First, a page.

Columns

Government Can Provide Much Needed Assistance for Landlords and Tenants

Debt in Coronavirus COVID-19 crisis, people have no money to pay for loan and getting broke concept, businessman holding hammer run to hit piggy bank, dollar coin money with Coronavirus pathogen.
©Nuthawut

Nobody was prepared for the economic crisis that has developed due to this unprecedented pandemic. As a result, New York City renters, small homeowners and rental property owners are faced with extreme financial difficulties. National and local jobless claims are reaching historic levels, surpassing the Great Depression. Residential and commercial tenants are struggling, and that has a ripple effect on building owners. If rents are not paid, then property taxes, water bills and mortgages cannot be paid. The city’s economy suffers, and the health of the city’s already aging housing stock takes a hit.

In New York City, political rhetoric is often prioritized over sound policies, and many of our elected officials immediately called for the complete elimination of rental payments without thinking of the consequences it would have on buildings. The real solution actually requires less politics and more sound policy.

For the sake of advancing political agendas, “no rent” sounds better than rental relief or subsidies. However, simple logic must prevail. A rent moratorium without aid to the building owners is a prescription for disaster, especially when our members and their employees are working harder than ever to keep buildings clean and safe for tenants. Yet you never hear of an elected official calling for sympathy or assistance to landlords.

Now is not the time to play politics. We must act now. Treating housing, especially buildings with regulated apartments, differently from any other industry in need of assistance is clumsy politics ruining deliberate policy discussions. Just like any other form of business, when no money is coming in, bills cannot be paid.

The state budget passed without immediate assistance for tenants or building owners. The focus should now be on the federal government. A $2 trillion stimulus package will provide one-time payments to taxpayers, enhanced unemployment assistance and relief for small businesses. But it will not be enough.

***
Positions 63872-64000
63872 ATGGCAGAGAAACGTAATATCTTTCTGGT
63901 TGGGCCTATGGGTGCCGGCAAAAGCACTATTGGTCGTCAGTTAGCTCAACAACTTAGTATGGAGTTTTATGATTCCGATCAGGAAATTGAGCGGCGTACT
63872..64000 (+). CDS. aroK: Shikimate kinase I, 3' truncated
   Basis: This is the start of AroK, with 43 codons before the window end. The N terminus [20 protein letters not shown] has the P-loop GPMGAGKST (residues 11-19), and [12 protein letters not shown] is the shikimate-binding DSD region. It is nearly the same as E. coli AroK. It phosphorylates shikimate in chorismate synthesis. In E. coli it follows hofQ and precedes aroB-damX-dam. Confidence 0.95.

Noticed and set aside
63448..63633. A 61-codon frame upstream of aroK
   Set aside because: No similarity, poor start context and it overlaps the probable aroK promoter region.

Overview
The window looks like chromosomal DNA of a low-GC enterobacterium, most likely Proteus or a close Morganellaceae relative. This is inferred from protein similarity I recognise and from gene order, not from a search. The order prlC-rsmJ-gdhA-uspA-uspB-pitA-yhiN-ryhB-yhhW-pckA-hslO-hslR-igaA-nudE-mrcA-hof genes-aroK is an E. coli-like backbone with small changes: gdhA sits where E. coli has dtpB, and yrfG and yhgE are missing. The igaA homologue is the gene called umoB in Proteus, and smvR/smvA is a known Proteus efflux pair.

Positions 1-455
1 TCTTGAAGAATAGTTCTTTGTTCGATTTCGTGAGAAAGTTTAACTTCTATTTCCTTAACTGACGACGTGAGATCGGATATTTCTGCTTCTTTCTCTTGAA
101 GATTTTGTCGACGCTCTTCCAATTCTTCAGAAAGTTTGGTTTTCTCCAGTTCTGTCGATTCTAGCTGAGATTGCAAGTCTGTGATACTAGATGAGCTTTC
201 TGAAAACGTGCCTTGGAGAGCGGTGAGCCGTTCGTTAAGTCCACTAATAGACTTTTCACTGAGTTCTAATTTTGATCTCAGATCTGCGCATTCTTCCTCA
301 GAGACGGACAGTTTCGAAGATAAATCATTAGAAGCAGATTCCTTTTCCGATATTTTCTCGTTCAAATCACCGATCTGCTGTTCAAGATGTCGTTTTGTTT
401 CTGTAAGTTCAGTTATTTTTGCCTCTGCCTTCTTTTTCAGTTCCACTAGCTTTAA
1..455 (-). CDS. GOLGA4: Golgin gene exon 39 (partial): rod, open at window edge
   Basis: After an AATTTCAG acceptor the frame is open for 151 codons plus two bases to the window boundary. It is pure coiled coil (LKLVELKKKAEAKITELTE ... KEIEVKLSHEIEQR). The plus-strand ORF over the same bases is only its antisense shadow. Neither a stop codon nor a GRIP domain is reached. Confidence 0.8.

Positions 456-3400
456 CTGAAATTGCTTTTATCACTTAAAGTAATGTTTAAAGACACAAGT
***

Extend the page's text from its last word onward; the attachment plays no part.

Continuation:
Tenants are losing their jobs, which means there is no money coming in at all. Not only is the rent due, but other living expenses must be met. One-time cash payments and unemployment assistance will help, but can only do so much. It is crucial that the federal government strongly considers temporary rental relief with rent vouchers, which will provide low-income tenants and tenants who have lost their jobs with the help they need: the ability to pay rent.

Rent vouchers eliminate the politics. Rents are paid and building expenses are met. It’s that simple. When building expenses are met, adequate housing is provided to tenants. Direct payments and unemployment assistance can then allow tenants to focus on their other bills and put food on the table for their families.

As the pandemic worsened, RSA opened dialogue with state and city officials, highlighting the importance of property tax and water bill forgiveness. Despite the constant calls to eliminate rent payments, aside from existing loan and grant opportunities for small businesses in the city, there has been no assistance provided to residential tenants and building owners on the state level.

April rents were barely met, and we should certainly expect a dropoff on subsequent rent payments. Now is the time to act. Relief that will keep tenants in their homes and allow owners to continue everyday business can and must be a priority. Rent vouchers will allow building owners to meet their property tax obligations, which alone makes up 30% to 40% of their rent roll, and are vital to both the city and state at a time when their budgets are taking a massive hit.

This is a unique opportunity for the federal government to provide assistance to keep owners and tenants afloat.

Joseph Strasburg
Rent Stabilization Association
123 William Street, Number 12
New York, NY 10038
(212) 214-9200